STEVE INSKEEP, HOST:
The Library of Congress today named Tracy K. Smith as the nation's new poet laureate. NPR's Lynn Neary spoke with her about her new role.
LYNN NEARY, BYLINE: Tracy K. Smith is keenly aware that she's taking on the job of the nation's chief poet at a time when the country is deeply divided and uncertain about the future. But that doesn't scare her.
TRACY K. SMITH: What excites me is that I'm an ambassador for poetry, which is something that I wholeheartedly believe in and that has been a - a force of stability and consolation throughout my life. And I think that's - that's good news.
NEARY: Smith is both a poet and a teacher. She's a creative writing professor at Princeton. And her experience as an educator may prove useful as she sets out to spread her love of poetry to as many people as possible.
SMITH: I would love to go to places where people might be struggling, where people might wonder if there are voices out there for them. I like the fact that poetry is something that's a lifelong occupation. And so the young are included in this audience I'm interested in, and so are people closer to the end of their lives.
NEARY: Smith's poems, collected in three volumes - "The Body's Question," "Duende" and "Life On Mars" - take on subjects as vast and mysterious as space and as intimate as imagining the moment of conception.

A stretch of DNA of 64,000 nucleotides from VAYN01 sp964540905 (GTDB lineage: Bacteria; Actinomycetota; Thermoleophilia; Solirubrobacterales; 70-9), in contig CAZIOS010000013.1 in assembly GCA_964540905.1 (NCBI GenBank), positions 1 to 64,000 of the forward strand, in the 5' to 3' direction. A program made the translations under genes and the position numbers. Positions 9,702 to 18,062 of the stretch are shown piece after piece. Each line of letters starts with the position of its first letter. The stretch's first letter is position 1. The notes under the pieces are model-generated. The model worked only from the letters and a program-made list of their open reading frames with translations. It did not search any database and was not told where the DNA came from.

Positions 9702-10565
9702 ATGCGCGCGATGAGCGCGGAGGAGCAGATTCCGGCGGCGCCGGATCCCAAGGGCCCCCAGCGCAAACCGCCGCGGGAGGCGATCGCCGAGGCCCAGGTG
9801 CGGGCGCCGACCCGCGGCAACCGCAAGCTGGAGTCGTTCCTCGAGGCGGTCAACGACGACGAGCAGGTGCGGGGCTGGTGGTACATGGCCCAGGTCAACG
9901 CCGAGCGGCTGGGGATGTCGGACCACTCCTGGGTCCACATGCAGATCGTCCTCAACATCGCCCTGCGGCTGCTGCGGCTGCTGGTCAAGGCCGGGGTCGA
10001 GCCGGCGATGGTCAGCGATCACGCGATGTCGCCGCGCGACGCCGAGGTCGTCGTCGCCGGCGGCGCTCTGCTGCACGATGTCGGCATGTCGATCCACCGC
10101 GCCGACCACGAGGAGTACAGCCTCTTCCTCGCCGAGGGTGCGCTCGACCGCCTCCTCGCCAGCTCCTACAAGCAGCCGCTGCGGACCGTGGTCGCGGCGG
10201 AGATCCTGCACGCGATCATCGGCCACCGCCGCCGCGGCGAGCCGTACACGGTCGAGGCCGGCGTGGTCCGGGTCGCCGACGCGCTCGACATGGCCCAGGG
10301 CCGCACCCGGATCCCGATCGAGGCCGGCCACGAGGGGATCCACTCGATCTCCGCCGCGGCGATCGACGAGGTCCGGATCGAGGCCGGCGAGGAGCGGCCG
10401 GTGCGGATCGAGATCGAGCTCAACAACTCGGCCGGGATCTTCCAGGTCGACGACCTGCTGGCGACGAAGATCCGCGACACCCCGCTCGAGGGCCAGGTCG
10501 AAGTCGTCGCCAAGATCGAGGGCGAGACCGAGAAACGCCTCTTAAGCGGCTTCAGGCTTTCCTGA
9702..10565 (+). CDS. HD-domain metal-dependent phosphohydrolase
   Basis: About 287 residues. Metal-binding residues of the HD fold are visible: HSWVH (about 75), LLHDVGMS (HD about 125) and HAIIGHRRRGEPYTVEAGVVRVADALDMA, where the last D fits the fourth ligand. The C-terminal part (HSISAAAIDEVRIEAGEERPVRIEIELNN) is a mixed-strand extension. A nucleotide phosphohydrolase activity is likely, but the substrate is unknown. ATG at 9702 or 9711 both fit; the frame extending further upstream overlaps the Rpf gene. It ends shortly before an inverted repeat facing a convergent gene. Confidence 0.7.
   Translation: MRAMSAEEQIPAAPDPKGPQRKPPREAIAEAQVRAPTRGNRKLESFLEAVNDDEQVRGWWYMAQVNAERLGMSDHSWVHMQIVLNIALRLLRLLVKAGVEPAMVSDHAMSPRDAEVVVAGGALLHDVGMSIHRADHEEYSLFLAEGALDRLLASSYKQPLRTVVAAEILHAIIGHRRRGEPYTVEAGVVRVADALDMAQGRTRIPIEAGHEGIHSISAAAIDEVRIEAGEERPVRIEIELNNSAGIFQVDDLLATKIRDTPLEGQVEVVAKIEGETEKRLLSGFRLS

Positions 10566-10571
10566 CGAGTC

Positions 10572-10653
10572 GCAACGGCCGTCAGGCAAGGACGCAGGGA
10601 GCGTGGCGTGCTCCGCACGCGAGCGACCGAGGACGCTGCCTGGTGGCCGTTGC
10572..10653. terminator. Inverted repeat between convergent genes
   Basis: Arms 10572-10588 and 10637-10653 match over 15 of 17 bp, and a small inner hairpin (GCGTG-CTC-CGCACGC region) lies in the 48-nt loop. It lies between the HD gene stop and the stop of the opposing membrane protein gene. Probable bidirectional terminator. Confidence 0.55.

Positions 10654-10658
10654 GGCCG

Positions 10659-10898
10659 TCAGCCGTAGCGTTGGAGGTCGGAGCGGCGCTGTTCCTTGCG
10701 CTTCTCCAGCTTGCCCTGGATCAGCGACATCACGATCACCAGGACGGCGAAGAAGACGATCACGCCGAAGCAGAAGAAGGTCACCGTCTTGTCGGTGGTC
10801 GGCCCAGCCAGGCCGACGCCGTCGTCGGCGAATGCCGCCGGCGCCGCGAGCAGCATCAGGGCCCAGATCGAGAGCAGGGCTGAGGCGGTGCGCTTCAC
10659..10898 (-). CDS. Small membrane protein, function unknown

SMITH: From what dream of world did you wriggle free? What soared and what grieved when you aimed your will at the yes of my body alive like that on the sheets?
NEARY: Smith says in her poetry, she looks for the connections between the large questions of life and the small, day-to-day moments that keep us grounded.
SMITH: I'm always writing poems that are thinking about my private space as a mother, as a - a wife, as a child of parents. And then there are poems that cause me to look up and say, I wonder what it feels like in this other context that I'm separated from by geography, or by time or something else.
NEARY: Poetry, says Smith, is a gift you can turn to at moments that feel fraught or when the world seems uncertain. And at a time when empathy is in short supply, a poem can be a path to understanding.
SMITH: I feel like we are often in a position of just having to rush through everything. And when we rush, our center of focus is ourselves. We don't feel like we have the time or the luxury to look up and say, oh, look, this person is moving through the world too. I wonder what she feels. Or, you know, I wonder what's - what's in the heart or in the, you know, mind of this man that's sitting right next to me. A poem helps you to do that.
NEARY: Smith begins her duties as poet laureate in the fall, taking over the job from Juan Felipe Herrera. Lynn Neary, NPR News, Washington.
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